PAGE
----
Maternal and Child Health Journal

, Volume 14, Issue 3, pp 318-331

First online:

Maternal Smoking and the Timing of WIC Enrollment

  • Cristina Yunzal-ButlerAffiliated withDepartment of Economics (Alumnus), Graduate Center, City University of New York Email author 
  • , Ted JoyceAffiliated withDepartment of Economics & Finance, Baruch College, City University of New York & National Bureau of Economic Research
  • , Andrew D. RacineAffiliated withDepartment of Pediatrics, Albert Einstein College of Medicine, Children’s Hospital at Montefiore

Rent the article at a discount

Rent now

* Final gross prices may vary according to local VAT.

Get Access


Objective: To investigate the association between the timing of enrollment in the Special Supplemental Nutrition Program for Women, Infants, and Children (WIC) and smoking among prenatal WIC participants. Methods: We use WIC data from eight states participating in the Pregnancy Nutrition Surveillance System (PNSS). We adjust the association between the timing of WIC participation and smoking behavior with a rich set of maternal characteristics. Results: Women who enroll in WIC in the first trimester of pregnancy are 2.7% points more likely to be smoking at intake than women who enroll in the third trimester. Among participants who smoked before pregnancy and at prenatal WIC enrollment, those who enrolled in the first trimester are 4.5% points more likely to quit smoking 3 months before delivery and 3.4% points more likely to quit by postpartum registration, compared with women who do not enroll in WIC until the third trimester. However, among pregravid smokers who report quitting by the first prenatal WIC visit, first-trimester enrollment is associated with a 2% point increase in relapse by postpartum registration. These results differ by race/ethnicity; white women who enroll early are 3.6% points more likely to relapse, while black women are 2.5% points less likely to relapse. Conclusions: Early WIC enrollment is associated with higher quit rates, although changes are modest when compared to the results from smoking cessation interventions for pregnant women. Given the prevalence of prenatal smoking among WIC participants, efforts to intensify WIC’s role in smoking cessation through more frequent, and more focused counseling should be encouraged.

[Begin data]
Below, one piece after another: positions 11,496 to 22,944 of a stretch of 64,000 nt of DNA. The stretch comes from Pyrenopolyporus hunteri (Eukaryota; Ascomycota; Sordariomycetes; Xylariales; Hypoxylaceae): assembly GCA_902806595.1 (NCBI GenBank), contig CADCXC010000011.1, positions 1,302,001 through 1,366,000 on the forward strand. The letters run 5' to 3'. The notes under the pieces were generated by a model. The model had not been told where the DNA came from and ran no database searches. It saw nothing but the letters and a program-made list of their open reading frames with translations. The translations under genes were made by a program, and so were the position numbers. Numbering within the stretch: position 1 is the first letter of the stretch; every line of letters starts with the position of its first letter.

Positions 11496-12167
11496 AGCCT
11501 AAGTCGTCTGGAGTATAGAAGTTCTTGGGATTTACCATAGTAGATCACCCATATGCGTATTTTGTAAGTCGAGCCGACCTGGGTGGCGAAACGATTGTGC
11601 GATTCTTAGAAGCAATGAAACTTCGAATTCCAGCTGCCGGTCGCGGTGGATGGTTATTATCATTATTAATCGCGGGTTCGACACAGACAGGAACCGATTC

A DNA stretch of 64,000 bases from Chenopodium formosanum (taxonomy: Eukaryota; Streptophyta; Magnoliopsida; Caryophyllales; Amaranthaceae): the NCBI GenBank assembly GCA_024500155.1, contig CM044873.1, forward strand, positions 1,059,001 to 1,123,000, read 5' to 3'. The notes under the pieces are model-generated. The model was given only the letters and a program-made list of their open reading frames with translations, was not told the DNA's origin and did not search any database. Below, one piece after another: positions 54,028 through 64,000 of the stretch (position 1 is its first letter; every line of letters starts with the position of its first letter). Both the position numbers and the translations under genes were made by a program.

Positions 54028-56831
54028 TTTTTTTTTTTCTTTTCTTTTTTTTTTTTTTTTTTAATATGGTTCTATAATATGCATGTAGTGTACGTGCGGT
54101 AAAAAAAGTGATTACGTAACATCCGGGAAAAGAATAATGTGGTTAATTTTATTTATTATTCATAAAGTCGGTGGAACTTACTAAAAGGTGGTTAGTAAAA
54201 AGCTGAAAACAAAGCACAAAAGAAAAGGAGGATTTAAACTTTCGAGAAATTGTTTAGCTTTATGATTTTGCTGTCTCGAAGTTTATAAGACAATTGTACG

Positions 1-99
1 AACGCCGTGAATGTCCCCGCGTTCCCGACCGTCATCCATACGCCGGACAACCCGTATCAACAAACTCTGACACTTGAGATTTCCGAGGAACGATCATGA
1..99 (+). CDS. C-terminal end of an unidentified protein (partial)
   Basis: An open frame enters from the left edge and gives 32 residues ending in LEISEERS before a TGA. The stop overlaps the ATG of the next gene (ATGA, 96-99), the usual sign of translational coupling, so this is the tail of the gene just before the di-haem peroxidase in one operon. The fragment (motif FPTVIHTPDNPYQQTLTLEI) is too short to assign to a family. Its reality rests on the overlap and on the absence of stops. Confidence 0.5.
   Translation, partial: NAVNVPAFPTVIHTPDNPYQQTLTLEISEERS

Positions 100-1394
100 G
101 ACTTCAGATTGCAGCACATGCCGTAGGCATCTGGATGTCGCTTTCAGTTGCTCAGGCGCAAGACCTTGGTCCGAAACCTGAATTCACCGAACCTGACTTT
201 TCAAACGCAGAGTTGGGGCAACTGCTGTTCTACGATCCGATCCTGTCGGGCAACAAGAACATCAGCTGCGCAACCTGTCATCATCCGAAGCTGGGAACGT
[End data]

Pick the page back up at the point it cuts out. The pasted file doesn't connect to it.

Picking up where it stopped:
WIC Cigarette smoking Birth outcomes